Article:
“Women are struggling with the stigma of talking about menstrual health issues as they endure symptoms. That translates into priorities around funding,” said Sateria Venable, the founder and CEO of The Fibroid Foundation, a Bethesda, Maryland-based nonprofit advocate for women with uterine fibroids. “I’m pleased in 13 years of advocacy that the conversations have started to flow more. There’s more confidence around being strategic and addressing needs.”

Venable endured hemorrhaging and pain from uterine fibroids while managing a 300-person construction project in Chicago — “I watched the women of my family suffer with heavy menstrual bleeding,and I just thought that was the normal plight and that was the way.” She had four fibroid surgeries, including a 2014 embolization procedure where pellets are injected into blood vessels to close off blood supply to the common and typically noncancerous growths.

Sateria Venable is the founder and CEO of The Fibroid Foundation.

Doctors often steer uterine fibroid patients toward uterus-removing hysterectomies, many of which aren’t needed, Venable said, pointing to a range of symptoms that can vary by demographic.

Fibroids research bills introduced in the House by Rep. Yvette Clarke, D-N.Y., and in the Senate by Kamala Harris, now vice president, died in the previous session of Congress. But the Fibroid Foundation started a campaign March 1 — called “Ask Her” — designed to help family and friends understand more about fibroids.

“We need men to be advocates. The goal is to understand that this affects the entire family unit,” said Venable, who also has launched the Comferie lingerie line for women with heavy menstrual flows. “It’s sad that female voices alone aren’t enough.”

Slow progress

More voices — and research — central to the health of women are emerging, however.

A study published late last year, led by UCSF general and transplant hepatologist Dr. Jennifer Lai, concluded that women awaiting liver transplants were 34% more likely than men to become too ill or die before surgery. The findings could affect the diet and exercise regimen of women awaiting transplants.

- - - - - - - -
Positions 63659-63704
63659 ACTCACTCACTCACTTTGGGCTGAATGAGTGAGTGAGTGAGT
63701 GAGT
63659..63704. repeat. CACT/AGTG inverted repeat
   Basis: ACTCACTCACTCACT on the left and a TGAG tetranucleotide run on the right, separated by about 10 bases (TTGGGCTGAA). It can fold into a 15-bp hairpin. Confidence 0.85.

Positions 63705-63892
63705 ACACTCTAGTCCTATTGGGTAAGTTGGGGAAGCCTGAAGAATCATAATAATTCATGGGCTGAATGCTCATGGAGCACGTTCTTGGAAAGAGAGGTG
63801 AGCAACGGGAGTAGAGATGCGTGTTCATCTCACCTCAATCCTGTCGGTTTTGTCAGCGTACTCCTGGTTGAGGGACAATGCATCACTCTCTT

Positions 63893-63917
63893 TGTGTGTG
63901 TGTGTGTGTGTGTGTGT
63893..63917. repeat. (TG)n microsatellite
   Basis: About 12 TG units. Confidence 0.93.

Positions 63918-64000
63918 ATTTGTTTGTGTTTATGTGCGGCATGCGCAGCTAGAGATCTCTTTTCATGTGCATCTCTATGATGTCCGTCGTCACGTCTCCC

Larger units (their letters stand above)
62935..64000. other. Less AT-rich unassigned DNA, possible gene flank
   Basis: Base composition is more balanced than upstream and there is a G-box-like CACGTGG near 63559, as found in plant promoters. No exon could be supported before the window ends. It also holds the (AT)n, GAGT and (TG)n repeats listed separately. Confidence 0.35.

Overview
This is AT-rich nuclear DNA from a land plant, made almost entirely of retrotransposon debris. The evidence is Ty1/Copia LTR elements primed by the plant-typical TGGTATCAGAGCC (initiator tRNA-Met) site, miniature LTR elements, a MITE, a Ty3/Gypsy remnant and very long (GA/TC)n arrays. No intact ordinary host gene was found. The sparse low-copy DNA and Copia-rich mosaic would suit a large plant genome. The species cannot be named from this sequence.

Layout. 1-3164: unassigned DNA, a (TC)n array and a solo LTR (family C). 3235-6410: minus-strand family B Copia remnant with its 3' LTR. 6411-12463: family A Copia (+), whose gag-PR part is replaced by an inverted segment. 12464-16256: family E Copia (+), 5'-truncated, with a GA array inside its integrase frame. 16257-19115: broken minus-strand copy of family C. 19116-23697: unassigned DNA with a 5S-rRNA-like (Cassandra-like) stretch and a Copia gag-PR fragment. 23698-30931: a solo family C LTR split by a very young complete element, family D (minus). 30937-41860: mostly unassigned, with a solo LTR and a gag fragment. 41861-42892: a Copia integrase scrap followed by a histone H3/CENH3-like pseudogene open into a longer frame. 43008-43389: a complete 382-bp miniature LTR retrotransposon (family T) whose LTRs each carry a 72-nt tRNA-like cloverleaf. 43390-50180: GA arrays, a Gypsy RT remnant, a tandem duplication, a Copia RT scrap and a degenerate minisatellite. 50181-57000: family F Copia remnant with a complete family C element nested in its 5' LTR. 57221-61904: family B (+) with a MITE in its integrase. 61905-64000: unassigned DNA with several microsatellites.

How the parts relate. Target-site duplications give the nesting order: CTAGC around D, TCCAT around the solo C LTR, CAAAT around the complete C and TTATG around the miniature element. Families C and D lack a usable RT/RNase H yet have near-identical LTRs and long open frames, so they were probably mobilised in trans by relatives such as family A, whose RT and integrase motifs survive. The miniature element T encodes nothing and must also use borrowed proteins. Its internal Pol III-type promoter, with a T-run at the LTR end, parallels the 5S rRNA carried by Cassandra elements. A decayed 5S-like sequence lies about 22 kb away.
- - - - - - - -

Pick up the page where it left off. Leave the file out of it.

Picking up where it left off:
Other research has more immediate commercial consequences. The NIH funded a $2 million study assessing a vibrating belt from San Francisco’s Bone Health Technologies on people with osteopenia, a bone-loss condition that precedes osteoporosis and affects about 43 million people, mostly women.

The trial of the company’s OsteoBoost belt is expected to be completed early next year.

“We believe that we can delay, if someone starts to use our device here in this osteopenia period, the descent to osteoporosis,” said CEO Laura Yecies.

The company was started in 2018 by three men — Dr. Shane Mangrum and Dr. Dan Burnett and Michael Jaasma, principals in the San Francisco medical device incubator TheraNova LLC — around the idea of gentle mechanical stimulation with vibration that tricks bones into believing that they are going through high-impact exercise, which NASA research indicated slows bone loss.

“One thing I like about this product is, it’s me — I’m the patient, my friends are the patient,” said Yecies, a serial entrepreneur who first joined Bone Health Technologies in July as a board member.

OsteoBoost last year received the FDA’s “breakthrough device” designation that can speed agency review of products.

“In terms of research funding, we have nothing to complain about — we have benefited from very generous grants — and what I find in my fundraising (is) if it’s a male audience where they don’t have a lot of domain expertise, they don’t get it,” Yecies said. “But it resonates with women, and I am getting more interest from women investors, angel investors and VC firms led by women.”

Still, researchers, venture capitalists, patient advocates and company executives say more must be done to fill the research gap between men and women. The severity of the gap grows when race and other factors are added in, said Carol Sakala, director of maternal health for the National Partnership for Women & Families, a Washington, D.C.-based organization pushing the momnibus bills.

“This requires the voice and participation of those most affected,” Sakala said. “It’s not just research itself, but the communities themselves have the solutions and should be central to the research.”

Policy changes could draw attention to the gender imbalance in research and produce long-term solutions around disparities. The NIH since the late 1990s, for example, has said it won’t fund studies that could not effectively analyze the difference in treatment effects among the sexes. 

Even with that directive, UCSF’s Redberg said the road to substantive change has been long. The percentage of women in cardiology clinical trials now is closer to 30%, “but that’s still not 50%.” Progress will likely continue to be slow, she said, unless the FDA actually rejects drugs or places “warning labels” on drugs because women patients aren’t sufficiently reflected in trials.

At an FDA debate four years ago about getting more study data from women, Redberg recalled facing the “same argument” that a requirement would be too expensive for drug makers. One bureaucrat, she said, added that industry would get “very upset if we did that.”

“There has to be enough attention to this — how important it is,” Redberg said. “And how dangerous it is to have untreated diseases or drugs or devices that we don’t know if they’re safe or effective.”  

– San Francisco Business Times